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Scott D. Pierce: HBO is out in front of Utah on gay rights
Gay equality hasn't arrived in Utah yet — pending that stay issued by the U.S. Supreme Court on the decision throwing out the state's anti-gay marriage amendment — but it has arrived at HBO.
The pay-cable network's new series "Looking," which follows the lives of a group of gay men in San Francisco, is groundbreaking because it's sort of not groundbreaking. No one is in the closet or struggling with coming out, which is the standard plot line for gay drama.
"This show is mostly characters in their 30s and 40s who aren't grappling with the fact that they're gay," said Jonathan Groff ("Glee"), who stars as one of three central characters. "But that's not the big issue in their lives. They're dealing with their relationships at work or with their friends or with their significant others."
"Looking," which premieres Sunday, Jan. 19, at 11:30 p.m. on HBO, centers on three friends — Patrick (Groff), who's getting back into the dating world; Agustin (Frankie J. Alvarez), who just somewhat reluctantly agreed to move in with his boyfriend; and Dom (Murray Bartlett), who's on the cusp of 40 and feeling unfulfilled.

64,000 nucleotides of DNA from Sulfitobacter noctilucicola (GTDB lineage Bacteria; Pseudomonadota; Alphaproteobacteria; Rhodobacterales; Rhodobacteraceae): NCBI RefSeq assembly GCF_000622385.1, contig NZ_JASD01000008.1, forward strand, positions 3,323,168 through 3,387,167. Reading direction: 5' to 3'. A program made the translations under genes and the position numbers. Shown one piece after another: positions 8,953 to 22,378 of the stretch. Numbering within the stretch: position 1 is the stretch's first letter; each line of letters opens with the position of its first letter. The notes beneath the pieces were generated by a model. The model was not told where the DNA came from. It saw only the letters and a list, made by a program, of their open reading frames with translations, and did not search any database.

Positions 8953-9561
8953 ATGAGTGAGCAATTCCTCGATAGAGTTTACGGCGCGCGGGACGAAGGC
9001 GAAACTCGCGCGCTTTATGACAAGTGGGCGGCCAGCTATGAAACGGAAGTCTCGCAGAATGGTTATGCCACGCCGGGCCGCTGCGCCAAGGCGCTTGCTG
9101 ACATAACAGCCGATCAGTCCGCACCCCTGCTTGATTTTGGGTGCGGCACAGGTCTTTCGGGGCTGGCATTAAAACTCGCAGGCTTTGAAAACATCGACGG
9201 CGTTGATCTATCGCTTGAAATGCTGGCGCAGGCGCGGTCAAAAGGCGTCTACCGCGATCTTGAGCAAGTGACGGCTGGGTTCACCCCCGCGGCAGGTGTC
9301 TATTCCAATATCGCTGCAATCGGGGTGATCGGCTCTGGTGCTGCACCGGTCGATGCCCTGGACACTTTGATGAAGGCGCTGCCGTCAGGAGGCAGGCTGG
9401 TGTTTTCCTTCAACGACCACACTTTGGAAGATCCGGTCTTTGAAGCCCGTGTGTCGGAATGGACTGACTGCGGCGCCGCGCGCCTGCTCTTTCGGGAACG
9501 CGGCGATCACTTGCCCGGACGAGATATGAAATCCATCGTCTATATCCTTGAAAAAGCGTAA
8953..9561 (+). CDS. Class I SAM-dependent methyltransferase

"I hope that this show is either a reflection of where we are or where we're headed because the fact that the characters are gay is a huge element of who they are, but it's not what defines them," Groff said.
"It's more their characters that kind of resonate," said writer/producer Andrew Haigh, "and you forget the gay stuff."
Well, not altogether. The characters' sex lives are portrayed more graphically, certainly, than they would be on a broadcast network.
But it's no more graphic than an HBO show about straight people would be. And straight people can relate — including Groff's own family.
"It was a revelation for me to watch them and think this is my straight brother and his wife in Amish country connecting to two gay men over the age of 40 living in San Francisco," he said.
This is 2014 California, so they are dealing with something that the characters on "Queer as Folk" or "Will & Grace" never did — marriage.
"It is such a different time now," said writer/producer Michael Lannan. "There are a lot of pressures that gay people have from their parents to get married."
"Tell me about it," Haigh said. "Every single day."
Lannan said a central theme on "Looking" is "welcome to the mainstream. What do you do now? That's an important question that a lot of gay people face now, and marriage is certainly a big part of that."
Groff said he was initially encouraged when gay marriage came to Utah, and he figures it's just a matter of time before it's legal across the country.
"Wherever there can be gay marriage, that's amazing," he said.